The most popular restoration projects— early Mustangs, Camaros, Challengers and the like—have spawned legions of reproduction components. Indeed, enough replicated parts exist for some models to build a complete vehicle without using a single OEM component. In other cases, however, manufacturers must diligently research the market to ensure that tooling up will provide a worthwhile return on investment. Surveying reputable restoration shops about what types of projects they’re currently involved with can lead to a more thorough understanding of the market and may even contribute to the development of necessary and profitable new products.
Pick the Part Correctly
When Fit Is an Issue
Some shops are comfortable with any type of restoration. Parts built using modern materials and techniques often outshine even the originals. Courtesy of Marc Langsam/Dynacorn Int. Inc.
In most cases, a vehicle that is being restored has already seen at least one complete lifecycle. During its history, it may have been driven more than 100,000 miles over a variety of roads and may have been involved in one or more accidents, minor or major. It will have been maintained or repaired with parts from myriad sources and by technicians of varying skill levels. Indeed, original parts and assembly practices 40 or more years ago were not nearly as exacting as they are today. No wonder, then, that even a perfectly reproduced part sometimes doesn’t fall precisely into place. Conscientious shops are cognizant of those facts and eliminate vehicle straightness, wear or previous modifications as causes of fitment problems before faulting the part itself.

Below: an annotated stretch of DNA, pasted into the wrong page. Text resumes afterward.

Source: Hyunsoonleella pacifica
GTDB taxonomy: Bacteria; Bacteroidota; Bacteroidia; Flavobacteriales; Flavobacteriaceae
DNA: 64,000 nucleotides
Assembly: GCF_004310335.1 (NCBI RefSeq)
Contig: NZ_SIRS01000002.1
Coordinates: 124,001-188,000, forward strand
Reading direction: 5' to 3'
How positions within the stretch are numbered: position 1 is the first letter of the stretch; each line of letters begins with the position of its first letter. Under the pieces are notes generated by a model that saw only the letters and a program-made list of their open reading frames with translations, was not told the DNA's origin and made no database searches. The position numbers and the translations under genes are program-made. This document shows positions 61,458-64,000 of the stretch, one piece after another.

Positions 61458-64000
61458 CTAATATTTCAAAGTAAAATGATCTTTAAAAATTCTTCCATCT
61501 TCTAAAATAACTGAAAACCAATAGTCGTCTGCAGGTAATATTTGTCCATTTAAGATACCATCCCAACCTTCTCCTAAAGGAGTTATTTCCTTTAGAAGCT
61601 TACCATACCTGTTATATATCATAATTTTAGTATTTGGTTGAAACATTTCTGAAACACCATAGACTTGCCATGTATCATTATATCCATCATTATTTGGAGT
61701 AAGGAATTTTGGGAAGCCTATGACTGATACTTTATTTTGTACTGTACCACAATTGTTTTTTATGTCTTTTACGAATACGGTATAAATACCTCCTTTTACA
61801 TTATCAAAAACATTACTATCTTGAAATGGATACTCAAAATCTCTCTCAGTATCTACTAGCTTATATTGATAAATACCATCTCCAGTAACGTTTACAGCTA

When a shop eliminates all other possibilities and believes that the part has been incorrectly designed or produced, the first step should be a phone call to the manufacturer detailing the information used when ordering the part (year, make, model, etc.) as well as a complete description of the problem. It’s best to have the technician who actually experienced the problem describe it to a knowledgeable manufacturer’s representative so that there is no danger of secondhand misinterpretation.
Following the initial contact, the shop should follow up with photographs of the part showing the misalignment. There may be subsequent Q&A sessions to establish the root cause of the problem, but if the part is proven to be at fault, the manufacturer should admit responsibility and provide not only resolution, but also restitution for the shop’s unnecessary expenses. Most shop owners and restoration specialists are passionate about their work and will participate willingly in helping to correct fitment problems. Likewise, reputable manufacturers are adamant about the integrity of their operations and recognize the need to address such problems, using feedback from shops to eliminate errors. The worst reaction is to ignore or even deny that a problem exists. As a best practice, at least one manufacturer has begun to proactively seek feedback from shops about how successful they were in using the company’s parts.